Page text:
…while the incentive properties inherent in the US system might be weaker than
        under the Victorian regime (as the holding period for the benefit of an efficiency
        gain is less certain), it is not so clear that the volatility of revenue – and systematic
        risk – is significantly different15 .

Despite this statement, NECG considers that a price cap exposes a regulated business to
greater systematic risk than a revenue cap. This is because a revenue cap provides an inbuilt
stabilising mechanism. Under that form of regulation, prices may fluctuate in order to
smooth variations in total revenue, which would have occurred through volume
fluctuations. In other words, under revenue cap regulation, customers are exposed to the
(intra-regulatory period) volume risk whereas this risk is borne by the regulated entity under
a price cap. However, to date, Australian regulators have generally not distinguished
between these forms of regulation in assessing regulatory rates of return.

Another insight into the appropriate beta can be seen in estimates of future demand growth.
Vencorp’s most recent estimates of demand for the Victorian gas industry are given in Table
2. For the period 2001-06, Table 2 sets out Vencorp’s low, medium and high growth




14
        ACCC: NSW and ACT Transmission Network Revenue Caps Decision, January 2000 p27.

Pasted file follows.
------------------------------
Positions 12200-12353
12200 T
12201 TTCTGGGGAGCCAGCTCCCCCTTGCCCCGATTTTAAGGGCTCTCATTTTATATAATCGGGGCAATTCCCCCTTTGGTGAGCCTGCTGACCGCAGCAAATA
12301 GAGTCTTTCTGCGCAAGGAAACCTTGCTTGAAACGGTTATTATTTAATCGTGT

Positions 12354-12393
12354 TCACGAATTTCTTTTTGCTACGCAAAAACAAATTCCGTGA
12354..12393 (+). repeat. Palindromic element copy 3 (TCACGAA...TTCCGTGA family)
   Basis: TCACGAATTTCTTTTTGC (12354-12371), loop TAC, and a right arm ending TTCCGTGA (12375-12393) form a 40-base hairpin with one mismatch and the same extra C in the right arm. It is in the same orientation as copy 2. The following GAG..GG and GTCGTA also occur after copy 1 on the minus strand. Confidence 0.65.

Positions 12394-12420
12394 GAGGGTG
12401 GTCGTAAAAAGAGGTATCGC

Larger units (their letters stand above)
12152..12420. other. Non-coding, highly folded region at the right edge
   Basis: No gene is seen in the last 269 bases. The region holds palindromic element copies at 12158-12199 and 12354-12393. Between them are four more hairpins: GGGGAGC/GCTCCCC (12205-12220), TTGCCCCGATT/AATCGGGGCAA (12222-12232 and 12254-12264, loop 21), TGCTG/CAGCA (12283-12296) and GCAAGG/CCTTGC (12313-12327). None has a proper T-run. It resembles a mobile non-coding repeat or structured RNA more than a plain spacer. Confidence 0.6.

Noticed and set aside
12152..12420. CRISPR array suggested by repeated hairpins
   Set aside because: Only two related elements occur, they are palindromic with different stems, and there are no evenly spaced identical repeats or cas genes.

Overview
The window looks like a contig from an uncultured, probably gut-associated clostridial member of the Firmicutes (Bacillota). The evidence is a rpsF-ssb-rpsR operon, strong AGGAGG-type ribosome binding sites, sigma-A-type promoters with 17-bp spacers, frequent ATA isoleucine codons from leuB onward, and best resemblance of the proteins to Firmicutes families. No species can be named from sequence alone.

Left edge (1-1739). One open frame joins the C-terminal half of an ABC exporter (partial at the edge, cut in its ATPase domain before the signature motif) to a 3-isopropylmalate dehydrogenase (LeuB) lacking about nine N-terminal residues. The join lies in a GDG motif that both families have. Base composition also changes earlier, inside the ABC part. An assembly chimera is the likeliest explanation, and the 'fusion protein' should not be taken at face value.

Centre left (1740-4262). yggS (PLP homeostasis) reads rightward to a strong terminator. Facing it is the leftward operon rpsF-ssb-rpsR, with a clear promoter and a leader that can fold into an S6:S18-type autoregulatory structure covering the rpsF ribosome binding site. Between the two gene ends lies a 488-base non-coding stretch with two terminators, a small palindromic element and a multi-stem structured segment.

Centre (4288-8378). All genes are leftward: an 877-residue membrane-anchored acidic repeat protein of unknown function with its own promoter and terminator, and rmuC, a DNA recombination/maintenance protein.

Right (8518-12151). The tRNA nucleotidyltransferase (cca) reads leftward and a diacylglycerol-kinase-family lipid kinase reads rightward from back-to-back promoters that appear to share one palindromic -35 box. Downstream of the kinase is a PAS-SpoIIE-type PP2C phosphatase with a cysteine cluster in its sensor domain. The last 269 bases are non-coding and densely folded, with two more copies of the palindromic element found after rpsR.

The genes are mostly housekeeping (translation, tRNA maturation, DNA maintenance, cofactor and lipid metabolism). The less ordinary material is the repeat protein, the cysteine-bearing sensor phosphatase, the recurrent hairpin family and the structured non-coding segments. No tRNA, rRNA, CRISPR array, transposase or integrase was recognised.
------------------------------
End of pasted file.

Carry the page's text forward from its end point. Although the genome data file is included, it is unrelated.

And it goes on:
15
        Office of the Regulator General, Victoria, Electricity Distribution Price Determination 2001-
        05, Volume I p272




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scenarios for GDP and the corresponding growth in gas demand. The low and high
scenarios represent the 10% and 90% confidence limits of the estimates respectively.

 Table 2: Vencorp forecasts of gas demand and State GDP 2001-02 to 2005-06 (% per
annum)



       7
       6
       5
       4
       3
   %
       2
       1
       -
       -1
       -2
              2001-02          2002-03           2003-04       2004-05         2005-06

                            Gas - Low             Gas - Med            Gas - High
                            GDP - L               GDP - M              GDP - H


Source: Vencorp annual planning review 2001-06



For the corresponding growth scenarios (high-high etc), the path of gas demand does not
move uniformly with state GDP. This is particularly the case for the high and low scenarios
and suggests that gas growth is relatively more volatile than state GDP growth.

Another factor affecting the risk of GPU GasNet revenues is its linear pricing schedule,
which involves the regulated business facing a greater exposure to economic fluctuations
than would be the case with a two-part tariff with a significant fixed component to the tariff